Agents: Yes, it is possible to be published without an agent. But because of the nature of publishing, few have the broad range of contacts and experience that an agent has to understand the nuances of the marketplace, each individual publishing house, the complex nature of contracts, the intricacies of the editorial process, and where each writer’s work will best fit.

Acquisitions Editors: From the many submissions editors receive, they are responsible for deciding which books are best suited for their houses to bring to the reading public.

Sales and Marketing Teams: They agree early in the process that they can sell an author’s book, and will present it it to book buyers. The marketing team works on getting the word out about the book.

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Editing the Bible

I always thought it was interesting that Christian publishers employed Bible editors.  Of course, they are not there to edit the Bible text, but to work on the extra-Bible notes and additional material that might end up in a study or devotional Bible.

It got me thinking that there is a lot of stuff in the Bible that is just downright disturbing if you want to maintain a simplistic easy-to-accept view of God.  So, if I set out to edit the Bible text, what material could I personally do without?  Here are some things I would rather not have in the Bible: (There are others, but these just come to mind)

Cain killing Abel episode in Genesis 4 Sodom and Gomorrah in Genesis 19 Numbers 14:26-33 – Moses and Aaron are not allowed to enter the promised land. Isaiah 55:8 – My thoughts are not your thoughts… Matthew 6:12, Matthew 6:14-15 – If you don’t forgive others, then I won’t forgive you. Matthew 7 – Judge not Luke 12: 49-53 – Jesus causes division. Acts 5 – Ananias and Sapphira If you do all things well, but not love, the truth is not in you (1 Cor. 13:1-3) And the toughest passage in the Bible…”I never knew you” in Matthew 7:23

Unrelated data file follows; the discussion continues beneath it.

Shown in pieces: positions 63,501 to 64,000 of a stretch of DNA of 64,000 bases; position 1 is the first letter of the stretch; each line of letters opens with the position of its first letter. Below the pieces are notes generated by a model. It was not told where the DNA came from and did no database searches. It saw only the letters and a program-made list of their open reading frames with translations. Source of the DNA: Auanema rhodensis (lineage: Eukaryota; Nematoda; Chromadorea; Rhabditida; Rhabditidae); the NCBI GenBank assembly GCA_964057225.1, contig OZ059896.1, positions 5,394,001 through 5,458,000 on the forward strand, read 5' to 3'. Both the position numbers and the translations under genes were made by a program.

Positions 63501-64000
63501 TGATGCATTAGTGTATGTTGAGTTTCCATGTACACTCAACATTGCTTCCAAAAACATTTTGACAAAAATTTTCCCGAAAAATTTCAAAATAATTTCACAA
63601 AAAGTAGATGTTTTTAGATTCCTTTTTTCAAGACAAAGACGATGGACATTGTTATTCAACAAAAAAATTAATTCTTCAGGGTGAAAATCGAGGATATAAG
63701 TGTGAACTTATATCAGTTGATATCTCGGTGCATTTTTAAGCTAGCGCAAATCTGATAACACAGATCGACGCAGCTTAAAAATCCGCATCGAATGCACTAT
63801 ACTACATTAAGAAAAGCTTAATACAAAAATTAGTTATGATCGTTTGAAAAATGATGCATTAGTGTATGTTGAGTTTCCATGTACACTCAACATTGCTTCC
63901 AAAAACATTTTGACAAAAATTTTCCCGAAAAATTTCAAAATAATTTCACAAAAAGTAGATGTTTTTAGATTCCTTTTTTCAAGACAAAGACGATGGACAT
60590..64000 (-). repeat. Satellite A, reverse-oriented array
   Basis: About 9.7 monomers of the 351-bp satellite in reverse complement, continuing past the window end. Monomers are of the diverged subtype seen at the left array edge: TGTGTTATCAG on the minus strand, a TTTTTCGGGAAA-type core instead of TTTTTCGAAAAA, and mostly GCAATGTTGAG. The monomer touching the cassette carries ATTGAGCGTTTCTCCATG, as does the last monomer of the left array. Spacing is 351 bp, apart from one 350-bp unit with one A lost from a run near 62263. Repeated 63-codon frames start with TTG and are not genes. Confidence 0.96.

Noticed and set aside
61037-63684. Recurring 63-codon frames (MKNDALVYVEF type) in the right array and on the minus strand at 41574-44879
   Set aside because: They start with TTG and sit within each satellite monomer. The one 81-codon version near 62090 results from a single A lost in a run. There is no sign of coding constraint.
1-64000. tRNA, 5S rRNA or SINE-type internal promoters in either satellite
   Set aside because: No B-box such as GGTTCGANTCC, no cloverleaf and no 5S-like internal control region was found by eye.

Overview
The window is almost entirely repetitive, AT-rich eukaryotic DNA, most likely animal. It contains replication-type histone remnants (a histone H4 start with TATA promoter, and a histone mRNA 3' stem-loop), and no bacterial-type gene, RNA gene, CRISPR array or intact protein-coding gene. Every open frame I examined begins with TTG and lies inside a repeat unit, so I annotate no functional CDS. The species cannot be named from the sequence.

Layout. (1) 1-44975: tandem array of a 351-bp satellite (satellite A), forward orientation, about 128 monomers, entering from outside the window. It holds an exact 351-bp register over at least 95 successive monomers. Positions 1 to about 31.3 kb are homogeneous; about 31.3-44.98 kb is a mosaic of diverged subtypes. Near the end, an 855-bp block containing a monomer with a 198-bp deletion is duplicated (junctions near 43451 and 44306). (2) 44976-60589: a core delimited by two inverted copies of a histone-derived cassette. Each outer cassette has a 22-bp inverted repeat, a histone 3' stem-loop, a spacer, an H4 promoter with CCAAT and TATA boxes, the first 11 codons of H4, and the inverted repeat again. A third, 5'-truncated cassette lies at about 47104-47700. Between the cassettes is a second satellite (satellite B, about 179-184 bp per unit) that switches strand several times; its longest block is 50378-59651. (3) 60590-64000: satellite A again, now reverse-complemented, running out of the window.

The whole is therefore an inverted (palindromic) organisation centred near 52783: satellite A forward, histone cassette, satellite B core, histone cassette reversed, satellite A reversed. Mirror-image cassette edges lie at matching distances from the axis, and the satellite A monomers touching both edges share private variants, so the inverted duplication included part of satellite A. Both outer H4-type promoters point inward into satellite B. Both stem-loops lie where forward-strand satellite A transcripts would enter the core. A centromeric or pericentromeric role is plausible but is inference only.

Of course, this is tongue-in-cheek, but I have always felt that one of the facts that validate the authenticity of Scripture is that it contains real life.  Let’s face it, most of Scripture is the story of sinful people doing sinful things and God responding, with the ultimate response (so far) in the atoning work of Jesus Christ.

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Preach it! (or Not)

Last summer my family and I flew to South Korea and back so we needed to fill several hours with entertainment. Korean Air provides a selection of movies, so I decided to view “Gentleman’s Agreement” since I’d never seen this classic film.

I knew the story addressed the evils of anti-semitism. Of course, I am opposed to anti-semitism so I have no problem with a story coming from this viewpoint. But as for the film itself — though I’m sure some will disagree with me — I found it disappointing. I felt the story portrayed the message in such a heavy-handed way that the lesson overpowered the drama. I fell asleep mid-way through the film.

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E is for Editor

by Steve Laube

Your editor can be your best friend in the industry (besides your agent, of course). Or your editor can be your worst enemy.

Bad Side First

An editor who doesn’t reply to your email inquiries or return your phone calls is either ignoring you on purpose or is so busy with other pressing matters they can’t get to yours. If you have this problem make sure you didn’t create it in the first place by incessantly poking your editor with minor questions. It is likely many of your questions can be answered by your agent, unless they are related to the specific editing of your manuscript.